TV and film have long been fascinated with the inner lives of spies, assassins, and people who otherwise operate underground and out of sight. Untangling the possible motivations someone might have to live such a life, not to mention carry out startling and sometimes downright horrific acts, provides so much narrative catnip that hardly a month goes by without a new variation on the same theme. 2018’s TV has already had a couple sterling examples in HBO’s “Barry” and BBC America’s “Killing Eve,” both of which manage to depict the lives of assassins in ways we’ve never seen before — which is, after so many other attempts, a real feat.
So if you’re going to try your hand at a hitman story, it’s on you to come up with something more interesting than the many dozens we’ve seen before. “Mr Inbetween,” unfortunately, doesn’t.
FX’s new half-hour drama — an Australian collaboration based on Scott Ryan’s 2005 film “The Magician” — follows Ray Shoesmith (Ryan), a sullen hired hand whose job can entail anything from extortion to intimidation, kidnapping to murder. When he’s not blindly carrying out orders for his oily boss Freddy (Damon Herriman), he’s caring for his young daughter (Chika Yasumura) and disabled brother (Nicholas Cassim), both of whom are more than capable of throwing his deadpan humor right back at him. (Yasumura and Cassim, both bringing something new to the show, appropriately steal scenes whenever they get them.)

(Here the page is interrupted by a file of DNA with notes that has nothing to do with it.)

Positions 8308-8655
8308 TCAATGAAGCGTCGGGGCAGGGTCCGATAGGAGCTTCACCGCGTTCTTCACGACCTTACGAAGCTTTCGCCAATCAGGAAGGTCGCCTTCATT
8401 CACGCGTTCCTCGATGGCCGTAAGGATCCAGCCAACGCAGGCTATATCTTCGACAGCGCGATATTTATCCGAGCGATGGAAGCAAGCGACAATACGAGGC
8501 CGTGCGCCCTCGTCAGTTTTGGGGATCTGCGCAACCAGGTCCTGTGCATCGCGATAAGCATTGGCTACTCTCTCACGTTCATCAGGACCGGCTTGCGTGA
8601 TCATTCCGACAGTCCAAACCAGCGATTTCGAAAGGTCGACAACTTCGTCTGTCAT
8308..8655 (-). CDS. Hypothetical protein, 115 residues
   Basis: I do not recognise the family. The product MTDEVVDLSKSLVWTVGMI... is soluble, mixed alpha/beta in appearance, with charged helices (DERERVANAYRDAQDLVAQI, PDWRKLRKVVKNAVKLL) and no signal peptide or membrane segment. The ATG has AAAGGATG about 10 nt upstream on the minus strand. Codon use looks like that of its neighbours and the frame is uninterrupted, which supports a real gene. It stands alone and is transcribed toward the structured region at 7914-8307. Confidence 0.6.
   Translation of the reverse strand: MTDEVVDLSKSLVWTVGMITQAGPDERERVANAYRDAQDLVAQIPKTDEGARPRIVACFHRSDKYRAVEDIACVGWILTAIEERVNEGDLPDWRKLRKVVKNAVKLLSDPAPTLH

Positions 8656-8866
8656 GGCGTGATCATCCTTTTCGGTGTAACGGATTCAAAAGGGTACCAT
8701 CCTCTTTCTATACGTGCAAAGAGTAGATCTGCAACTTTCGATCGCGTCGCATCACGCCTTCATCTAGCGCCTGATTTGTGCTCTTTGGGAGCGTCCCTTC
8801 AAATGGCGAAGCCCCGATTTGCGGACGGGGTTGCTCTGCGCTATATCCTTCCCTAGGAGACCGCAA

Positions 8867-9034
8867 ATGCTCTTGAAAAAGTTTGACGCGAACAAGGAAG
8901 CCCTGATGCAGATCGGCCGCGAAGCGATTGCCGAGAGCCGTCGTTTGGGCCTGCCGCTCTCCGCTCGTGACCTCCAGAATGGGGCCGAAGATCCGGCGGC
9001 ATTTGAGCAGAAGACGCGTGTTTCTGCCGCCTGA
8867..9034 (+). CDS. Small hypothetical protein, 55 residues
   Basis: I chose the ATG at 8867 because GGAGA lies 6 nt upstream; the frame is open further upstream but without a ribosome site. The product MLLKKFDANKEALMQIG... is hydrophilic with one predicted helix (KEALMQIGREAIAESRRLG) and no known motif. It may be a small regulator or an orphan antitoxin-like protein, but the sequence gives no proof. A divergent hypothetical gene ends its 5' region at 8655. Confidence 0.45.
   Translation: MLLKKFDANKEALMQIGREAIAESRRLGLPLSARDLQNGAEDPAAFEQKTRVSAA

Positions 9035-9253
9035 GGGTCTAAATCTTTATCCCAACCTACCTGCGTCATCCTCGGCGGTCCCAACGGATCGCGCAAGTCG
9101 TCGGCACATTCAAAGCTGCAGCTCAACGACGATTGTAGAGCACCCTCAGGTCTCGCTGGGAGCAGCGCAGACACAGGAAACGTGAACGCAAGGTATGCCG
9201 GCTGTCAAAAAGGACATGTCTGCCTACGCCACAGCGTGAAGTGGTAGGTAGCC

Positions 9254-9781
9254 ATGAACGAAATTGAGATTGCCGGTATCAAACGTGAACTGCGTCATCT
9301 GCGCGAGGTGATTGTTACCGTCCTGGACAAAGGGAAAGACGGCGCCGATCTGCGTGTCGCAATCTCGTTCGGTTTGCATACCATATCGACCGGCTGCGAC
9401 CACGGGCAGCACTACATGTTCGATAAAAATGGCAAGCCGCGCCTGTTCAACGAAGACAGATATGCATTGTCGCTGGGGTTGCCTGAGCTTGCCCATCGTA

Eventually, Ray eases into a lowkey relationship with Ally (Brooke Satchwell), a dry paramedic who struggles to reconcile Ray’s general reticence with the sporadic flashes of anger he gives into when encountering something he finds stupid. And that’s about the extent of “Mr Inbetween’s” introspection on what makes Ray tick. He doesn’t necessarily enjoy the sensation of beating someone to a pulp, he tells the anger management support group he never wanted to join, but if he does it, he’s “generally got a pretty good reason.” As far as Ray sees it, the world is full of jerks who occasionally need a reminder that they, too, are going to end up six feet under whether they like it or not — and that that day could come much sooner than they think. Checks, meet balances.
All of this makes sense. Hitman stories have leaned on exactly this kind of narrative for decades. But neither “Mr Inbetween’s” story nor Ryan’s portrayal of this determinedly laconic character have much urgency to them. That moment of clarity in Ray’s support group, for example, doesn’t happen until four episodes into the six-episode season. Yes, the narrative supports the revelation; it’s not exactly surprising that Ray fancies himself the best judge, jury, and executioner his community’s got. But by the time the show acknowledges it, it’s already too hard to understand why Ray’s story is apparently so singular that we need to follow it at all.
Drama; 30 mins. Premieres Tuesday, Sept. 25 on FX.
Cast: Scott Ryan, Damon Herriman, Justin Rosniak, Brooke Satchwell, Jackson Tozer, Nicholas Cassim, Chika Yasumura, and Matt Nable.
Crew: Executive producers: Scott Ryan, Nash Edgerton, Jason Burrows.